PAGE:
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Experts Consider China's Proposed Development Bank


Chinese Finance Minister Lou Jiwei, right, toasts with guests at the signing ceremony of the Asian Infrastructure Investment Bank in Beijing, Oct. 24, 2014. (REUTERS/Takaki Yajima/Pool)

Chinese Finance Minister Lou Jiwei, right, toasts with guests at the signing ceremony of the Asian Infrastructure Investment Bank in Beijing, Oct. 24, 2014. (REUTERS/Takaki Yajima/Pool)

From VOA Learning English, this is the Economics Report.

The United States has expressed concerns about China’s plan to create a new development bank for Asia. U.S. officials say they have questions about how the new bank’s system of governance. But some experts say opposition to the new organization may not be a good idea.

China and 20 other countries launched the Asian Infrastructure Investment Bank last month. But some nations, including the United States, wonder whether the bank meets international models for governance and openness. U.S. State Department official Jen Psaki says openness would be important for such an organization.

“Our view is that it would need to be done in a transparent manner with a high level of - high standards, and that’s something that we’ve conveyed to countries in the region, that we’ve conveyed as well to the Chinese."

She added that the United States is concerned about the unclear nature of the bank. Many critics see it as possible competitor to existing institutions like the Asian Development Bank.

Some observers say the U.S. opposition to the Asian Infrastructure Investment Bank is a mistake. Richard Cronin directs the Southeast Asia Program at the Henry L. Stimson Center, in Washington, DC.

“Safeguards and accountability issues are certainly valid issues, but the other thing is it’s the reality. It’s happening. So the U.S. can express concerns but, you know, it’s not very good international politics to take a stance against the bank. I mean, it's going to happen."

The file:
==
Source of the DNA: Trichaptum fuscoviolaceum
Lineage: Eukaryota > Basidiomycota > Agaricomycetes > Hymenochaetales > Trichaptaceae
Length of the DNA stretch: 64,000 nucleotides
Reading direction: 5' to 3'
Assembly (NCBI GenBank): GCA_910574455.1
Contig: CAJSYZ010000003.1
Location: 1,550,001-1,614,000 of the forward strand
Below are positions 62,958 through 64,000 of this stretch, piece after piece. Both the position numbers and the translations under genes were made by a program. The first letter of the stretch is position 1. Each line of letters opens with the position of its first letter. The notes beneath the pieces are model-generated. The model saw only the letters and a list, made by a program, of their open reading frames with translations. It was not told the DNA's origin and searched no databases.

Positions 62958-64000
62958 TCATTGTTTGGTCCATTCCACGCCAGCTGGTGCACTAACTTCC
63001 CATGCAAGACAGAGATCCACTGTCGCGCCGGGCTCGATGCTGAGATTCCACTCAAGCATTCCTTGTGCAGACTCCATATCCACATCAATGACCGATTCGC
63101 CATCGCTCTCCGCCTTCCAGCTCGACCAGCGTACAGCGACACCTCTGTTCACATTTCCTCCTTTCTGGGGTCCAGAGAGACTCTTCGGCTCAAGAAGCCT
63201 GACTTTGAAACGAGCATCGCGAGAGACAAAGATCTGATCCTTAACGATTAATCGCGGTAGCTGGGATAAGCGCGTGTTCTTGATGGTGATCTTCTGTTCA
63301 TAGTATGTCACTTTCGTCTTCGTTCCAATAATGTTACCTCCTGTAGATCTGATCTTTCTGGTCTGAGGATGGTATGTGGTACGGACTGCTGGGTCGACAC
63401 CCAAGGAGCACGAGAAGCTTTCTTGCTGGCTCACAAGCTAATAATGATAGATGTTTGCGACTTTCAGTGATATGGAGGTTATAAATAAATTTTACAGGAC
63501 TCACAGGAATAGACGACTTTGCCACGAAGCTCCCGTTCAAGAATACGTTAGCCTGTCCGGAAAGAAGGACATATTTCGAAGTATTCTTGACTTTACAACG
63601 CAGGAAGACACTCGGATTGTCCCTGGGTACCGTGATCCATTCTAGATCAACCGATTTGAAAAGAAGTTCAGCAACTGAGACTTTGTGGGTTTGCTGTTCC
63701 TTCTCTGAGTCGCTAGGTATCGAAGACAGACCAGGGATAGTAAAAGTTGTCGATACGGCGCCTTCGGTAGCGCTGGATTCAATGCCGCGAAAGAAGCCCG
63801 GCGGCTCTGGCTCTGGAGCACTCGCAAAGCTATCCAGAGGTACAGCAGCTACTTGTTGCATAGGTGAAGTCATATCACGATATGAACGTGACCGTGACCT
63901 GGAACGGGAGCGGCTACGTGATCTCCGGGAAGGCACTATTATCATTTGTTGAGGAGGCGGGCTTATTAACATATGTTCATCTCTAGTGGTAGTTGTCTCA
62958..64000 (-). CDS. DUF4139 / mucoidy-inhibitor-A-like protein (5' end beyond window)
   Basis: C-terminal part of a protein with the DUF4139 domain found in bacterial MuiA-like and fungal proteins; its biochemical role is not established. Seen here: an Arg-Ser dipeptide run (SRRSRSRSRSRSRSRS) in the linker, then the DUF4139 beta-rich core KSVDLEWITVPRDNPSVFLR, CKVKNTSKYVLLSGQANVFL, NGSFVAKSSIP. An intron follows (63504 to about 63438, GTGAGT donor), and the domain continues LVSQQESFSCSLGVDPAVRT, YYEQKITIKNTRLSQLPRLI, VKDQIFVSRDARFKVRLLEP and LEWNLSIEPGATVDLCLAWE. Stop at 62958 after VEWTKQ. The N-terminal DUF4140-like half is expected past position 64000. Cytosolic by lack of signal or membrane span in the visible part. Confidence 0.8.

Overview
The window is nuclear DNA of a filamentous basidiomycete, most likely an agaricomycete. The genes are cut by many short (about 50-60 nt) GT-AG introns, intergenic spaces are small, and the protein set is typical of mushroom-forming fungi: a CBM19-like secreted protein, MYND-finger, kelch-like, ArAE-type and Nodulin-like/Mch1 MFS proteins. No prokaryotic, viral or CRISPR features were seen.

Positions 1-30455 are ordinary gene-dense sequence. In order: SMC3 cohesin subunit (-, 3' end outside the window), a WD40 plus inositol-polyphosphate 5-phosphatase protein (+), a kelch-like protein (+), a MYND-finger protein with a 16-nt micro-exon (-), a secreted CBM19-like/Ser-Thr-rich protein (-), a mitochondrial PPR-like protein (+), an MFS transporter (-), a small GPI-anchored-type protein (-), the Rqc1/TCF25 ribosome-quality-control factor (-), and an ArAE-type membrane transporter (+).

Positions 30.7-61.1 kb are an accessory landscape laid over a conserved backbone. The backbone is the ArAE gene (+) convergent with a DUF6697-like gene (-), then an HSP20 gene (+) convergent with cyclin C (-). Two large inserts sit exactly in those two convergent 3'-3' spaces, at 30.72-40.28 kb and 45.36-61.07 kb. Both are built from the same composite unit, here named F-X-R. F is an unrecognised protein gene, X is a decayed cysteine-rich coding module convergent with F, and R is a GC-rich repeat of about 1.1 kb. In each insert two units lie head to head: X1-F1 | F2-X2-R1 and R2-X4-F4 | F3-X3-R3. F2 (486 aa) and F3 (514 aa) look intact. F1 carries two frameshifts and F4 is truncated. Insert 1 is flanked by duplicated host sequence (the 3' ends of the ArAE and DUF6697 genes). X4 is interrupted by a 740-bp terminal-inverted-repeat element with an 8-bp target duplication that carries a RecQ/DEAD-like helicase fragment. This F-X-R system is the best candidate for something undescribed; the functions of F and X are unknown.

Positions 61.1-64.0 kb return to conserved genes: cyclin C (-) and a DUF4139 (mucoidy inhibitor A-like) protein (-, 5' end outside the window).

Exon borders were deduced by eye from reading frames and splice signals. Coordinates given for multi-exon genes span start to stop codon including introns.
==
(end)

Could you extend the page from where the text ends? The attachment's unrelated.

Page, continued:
The United States is not the only nation to have reservations about the new development bank. Australian Prime Minister Tony Abbott recently said his government would like to join. But first, he said, it needs the bank to have the kind of transparency found in organizations such as the World Bank. South Korea has said more consideration is needed on the new bank's governance.

Richard Cronin also says geopolitical considerations are the biggest reason why the United States and some of its allies have not joined the bank. The U.S. and its traditional allies have heavily influenced the international banking system for many years. They have funded and worked through institutions such as the World Bank and the Asia Development Bank. For a long time, China and other developing economies have said they have little influence at Western-led development banks.

Some observers say the United States should consider joining the new bank instead of ignoring it. Kenneth Lieberthal works at the Brookings Institution in Washington. He formerly served as a special advisor to the president during the administration of Bill Clinton.

“I think we actually ought to get engaged with this, becoming a part of it, and try to, through that engagement, both show the Chinese that we are prepared to accept a greater role for them in areas where they are contributing to public goods and we want to work with them to have the standards be standards that are necessary to sustain the way the international system now functions.”

Mr. Lieberthal believes that if the United States does not get involved, it risks appearing unwilling to steps to improve the area.

And that’s the VOA Learning English Economics Report. I’m Mario Ritter.

*This story was written for VOA by Li Ya Lu. Mario Ritter adapted it for Learning English. George Grow was the editor.

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Words in this Story

governance - n., the way an organization or government is controlled by the people who direct it

institutions - n., established and important organizations

consideration - n., the process of thinking about or giving thought to a subject

funded - v., to provide money for (the organization funded the effort)

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